MFE (React.js)




MFE (React.js)




MFE (React.js)








MFE (React.js)




MFE (React.js)




MFE (React.js)




MFE (React.js)








Tooling (Java)






Some common service combinations include:

  • lms: LMS, along with dependencies forum, discovery, and some databases

  • ecommerce: Ecommerce, but also LMS as a dependency (for auth)

  • studio+credentials: Services can be combined to affect both at once

Known Issues

Currently, some containers rely on Elasticsearch 7 and some rely on Elasticsearch 1.5. This is because services are in the process of being upgraded to Elasticsearch 7, but not all of them support Elasticsearch 7 yet. As we complete these migrations, we will update the dependencies of these containers.

Advanced Configuration Options

The file sets several configuration options to default values. For example DEVSTACK_WORKSPACE (the folder where your Git repos are expected to be) is set to this directory’s parent directory by default, and DEFAULT_SERVICES (the list of services that are provisioned and run by default) is set to a fairly long list of services out of the box. For more detail, refer to the comments in the file itself.

If you’re feeling brave, you can create an git-ignored overrides file called in the same directory and set your own values. In general, it’s good to bring down containers before changing any settings.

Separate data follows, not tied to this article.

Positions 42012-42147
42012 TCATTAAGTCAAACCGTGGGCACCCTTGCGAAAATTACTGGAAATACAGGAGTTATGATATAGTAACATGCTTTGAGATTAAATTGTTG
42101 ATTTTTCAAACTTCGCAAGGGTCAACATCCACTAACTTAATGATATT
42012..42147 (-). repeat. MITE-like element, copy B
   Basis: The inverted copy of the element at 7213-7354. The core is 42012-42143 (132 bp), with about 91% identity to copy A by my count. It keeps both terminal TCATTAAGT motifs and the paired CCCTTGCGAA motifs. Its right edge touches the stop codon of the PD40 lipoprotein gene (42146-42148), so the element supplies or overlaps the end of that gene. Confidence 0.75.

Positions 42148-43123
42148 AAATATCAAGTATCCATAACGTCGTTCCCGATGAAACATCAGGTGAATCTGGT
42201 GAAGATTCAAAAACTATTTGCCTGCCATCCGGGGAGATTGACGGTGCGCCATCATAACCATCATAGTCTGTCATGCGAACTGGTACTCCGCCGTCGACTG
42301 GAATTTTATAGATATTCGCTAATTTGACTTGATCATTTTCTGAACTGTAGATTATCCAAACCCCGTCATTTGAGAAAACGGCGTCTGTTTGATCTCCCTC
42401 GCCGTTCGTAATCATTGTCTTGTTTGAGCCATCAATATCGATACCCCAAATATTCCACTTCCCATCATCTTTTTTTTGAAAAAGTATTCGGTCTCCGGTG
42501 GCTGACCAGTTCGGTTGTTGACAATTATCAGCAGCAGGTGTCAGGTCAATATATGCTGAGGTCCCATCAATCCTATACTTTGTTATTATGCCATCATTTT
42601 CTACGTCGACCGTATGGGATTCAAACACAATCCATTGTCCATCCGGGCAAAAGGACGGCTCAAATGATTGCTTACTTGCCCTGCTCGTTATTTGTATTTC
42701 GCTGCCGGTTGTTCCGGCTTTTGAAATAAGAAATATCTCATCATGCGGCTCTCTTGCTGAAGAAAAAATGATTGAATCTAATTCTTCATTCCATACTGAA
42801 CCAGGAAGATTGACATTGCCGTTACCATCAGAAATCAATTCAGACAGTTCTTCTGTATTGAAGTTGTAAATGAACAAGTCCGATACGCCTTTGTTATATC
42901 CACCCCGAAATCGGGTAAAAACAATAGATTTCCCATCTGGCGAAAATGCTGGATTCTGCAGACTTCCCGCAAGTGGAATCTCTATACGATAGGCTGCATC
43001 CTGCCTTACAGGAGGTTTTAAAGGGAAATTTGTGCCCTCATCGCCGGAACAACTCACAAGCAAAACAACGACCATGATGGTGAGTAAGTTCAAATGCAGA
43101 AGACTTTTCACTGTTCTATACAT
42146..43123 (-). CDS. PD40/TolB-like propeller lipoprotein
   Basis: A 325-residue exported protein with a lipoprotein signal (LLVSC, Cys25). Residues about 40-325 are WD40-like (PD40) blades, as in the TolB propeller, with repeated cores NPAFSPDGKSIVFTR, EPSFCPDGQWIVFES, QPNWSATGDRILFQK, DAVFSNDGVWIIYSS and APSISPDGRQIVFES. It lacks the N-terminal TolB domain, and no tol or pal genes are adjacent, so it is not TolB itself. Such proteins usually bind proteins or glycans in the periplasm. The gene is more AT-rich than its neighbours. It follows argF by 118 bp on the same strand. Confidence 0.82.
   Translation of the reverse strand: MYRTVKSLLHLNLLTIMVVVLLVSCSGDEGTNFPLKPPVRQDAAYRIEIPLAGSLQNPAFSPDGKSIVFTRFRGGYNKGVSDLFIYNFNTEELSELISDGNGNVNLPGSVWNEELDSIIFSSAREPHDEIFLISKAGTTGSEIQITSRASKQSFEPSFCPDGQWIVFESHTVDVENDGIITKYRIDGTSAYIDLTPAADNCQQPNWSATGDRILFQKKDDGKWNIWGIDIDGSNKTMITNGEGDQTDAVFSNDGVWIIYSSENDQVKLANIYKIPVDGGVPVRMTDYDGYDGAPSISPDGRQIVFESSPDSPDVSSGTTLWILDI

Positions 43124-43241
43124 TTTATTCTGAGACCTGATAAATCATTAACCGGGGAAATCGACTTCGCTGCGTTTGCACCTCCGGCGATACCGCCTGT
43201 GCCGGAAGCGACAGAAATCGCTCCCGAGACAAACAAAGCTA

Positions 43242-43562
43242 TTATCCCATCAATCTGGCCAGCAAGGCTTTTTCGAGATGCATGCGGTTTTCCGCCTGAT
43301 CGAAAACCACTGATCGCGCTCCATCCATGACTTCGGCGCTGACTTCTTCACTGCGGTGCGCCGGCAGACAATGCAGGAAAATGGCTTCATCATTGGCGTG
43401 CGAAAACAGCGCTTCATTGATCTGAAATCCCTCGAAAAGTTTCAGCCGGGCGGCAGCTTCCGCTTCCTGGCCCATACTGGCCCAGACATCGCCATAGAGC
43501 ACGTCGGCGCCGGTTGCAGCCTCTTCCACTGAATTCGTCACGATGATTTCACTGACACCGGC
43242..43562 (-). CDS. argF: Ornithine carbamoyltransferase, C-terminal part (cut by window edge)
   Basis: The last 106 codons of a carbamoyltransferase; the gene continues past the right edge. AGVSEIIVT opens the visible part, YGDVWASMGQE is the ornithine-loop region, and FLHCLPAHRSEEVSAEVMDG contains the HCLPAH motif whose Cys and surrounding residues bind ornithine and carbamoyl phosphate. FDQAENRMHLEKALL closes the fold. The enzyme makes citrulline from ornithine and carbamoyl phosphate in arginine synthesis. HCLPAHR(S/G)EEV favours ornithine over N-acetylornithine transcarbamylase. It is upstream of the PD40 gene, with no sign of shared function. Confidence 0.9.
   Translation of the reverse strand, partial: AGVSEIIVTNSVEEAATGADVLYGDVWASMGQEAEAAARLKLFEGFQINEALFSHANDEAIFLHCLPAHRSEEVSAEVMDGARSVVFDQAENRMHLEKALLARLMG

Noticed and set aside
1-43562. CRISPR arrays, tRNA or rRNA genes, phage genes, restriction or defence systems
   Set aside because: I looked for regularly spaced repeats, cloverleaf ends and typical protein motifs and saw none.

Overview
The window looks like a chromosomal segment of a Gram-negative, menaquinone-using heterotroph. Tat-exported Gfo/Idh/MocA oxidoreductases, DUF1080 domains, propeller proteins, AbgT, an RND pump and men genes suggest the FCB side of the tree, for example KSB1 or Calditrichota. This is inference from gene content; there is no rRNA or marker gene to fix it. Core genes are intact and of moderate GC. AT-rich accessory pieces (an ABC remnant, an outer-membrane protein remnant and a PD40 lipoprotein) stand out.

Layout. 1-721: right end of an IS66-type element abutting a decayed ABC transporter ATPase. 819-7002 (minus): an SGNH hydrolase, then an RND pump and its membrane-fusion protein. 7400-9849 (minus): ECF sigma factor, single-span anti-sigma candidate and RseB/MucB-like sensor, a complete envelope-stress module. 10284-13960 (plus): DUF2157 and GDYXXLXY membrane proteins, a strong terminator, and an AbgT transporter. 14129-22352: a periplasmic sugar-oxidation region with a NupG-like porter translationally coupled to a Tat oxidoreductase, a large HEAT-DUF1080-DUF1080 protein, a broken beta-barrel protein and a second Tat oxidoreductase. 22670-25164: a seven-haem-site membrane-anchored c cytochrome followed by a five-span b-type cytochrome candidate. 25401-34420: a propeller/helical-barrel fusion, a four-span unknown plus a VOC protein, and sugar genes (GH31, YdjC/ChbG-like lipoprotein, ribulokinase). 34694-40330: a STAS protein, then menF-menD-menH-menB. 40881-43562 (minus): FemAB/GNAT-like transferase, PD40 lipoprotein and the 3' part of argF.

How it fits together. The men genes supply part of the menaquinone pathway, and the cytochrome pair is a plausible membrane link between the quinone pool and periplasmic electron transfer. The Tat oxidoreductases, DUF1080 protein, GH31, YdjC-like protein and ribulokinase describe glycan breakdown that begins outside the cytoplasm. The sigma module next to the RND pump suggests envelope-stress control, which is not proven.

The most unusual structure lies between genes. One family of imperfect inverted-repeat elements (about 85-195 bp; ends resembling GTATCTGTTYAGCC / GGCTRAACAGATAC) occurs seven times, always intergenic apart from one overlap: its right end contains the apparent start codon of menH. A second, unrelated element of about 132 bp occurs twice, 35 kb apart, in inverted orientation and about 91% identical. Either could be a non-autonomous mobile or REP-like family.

Changing the Docker Compose Project Name

The COMPOSE_PROJECT_NAME variable is used to define Docker namespaced volumes and network based on this value, so changing it will give you a separate set of databases. This is handled for you automatically by setting the OPENEDX_RELEASE environment variable in (e.g. COMPOSE_PROJECT_NAME=devstack-juniper.master. Should you want to manually override this, edit the in the root of this repo and create the file if it does not exist. Change the devstack project name by adding the following line:

# Example: COMPOSE_PROJECT_NAME=secondarydevstack

As a specific example, if OPENEDX_RELEASE is set in your environment as juniper.master, then COMPOSE_PROJECT_NAME will default to devstack-juniper.master instead of devstack.

Deprecated MacOS performance improvements

Warning: We recommend that new devstack setups on MacOS no longer use NFS or docker-sync for MacOS. At this time, these technologies lead to increased complexity and might cause errors. Improvements to Docker’s default FS have resolved bugs or performance issues that were previously dependent on these workaround technologies.

For further details, read more about the forthcoming deprecation of NFS and deprecation of docker-sync.

Until these deprecated technologies go through the deprecation and removal process, the following deprecated instructions are left here for legacy purposes:

Setup NFS before provisioning:

make dev.nfs.setup

Provision using docker-sync:

make dev.sync.provision

Provision using NFS:

make dev.nfs.provision

Start using docker-sync:

make dev.sync.up

Start using NFS:

make dev.nfs.up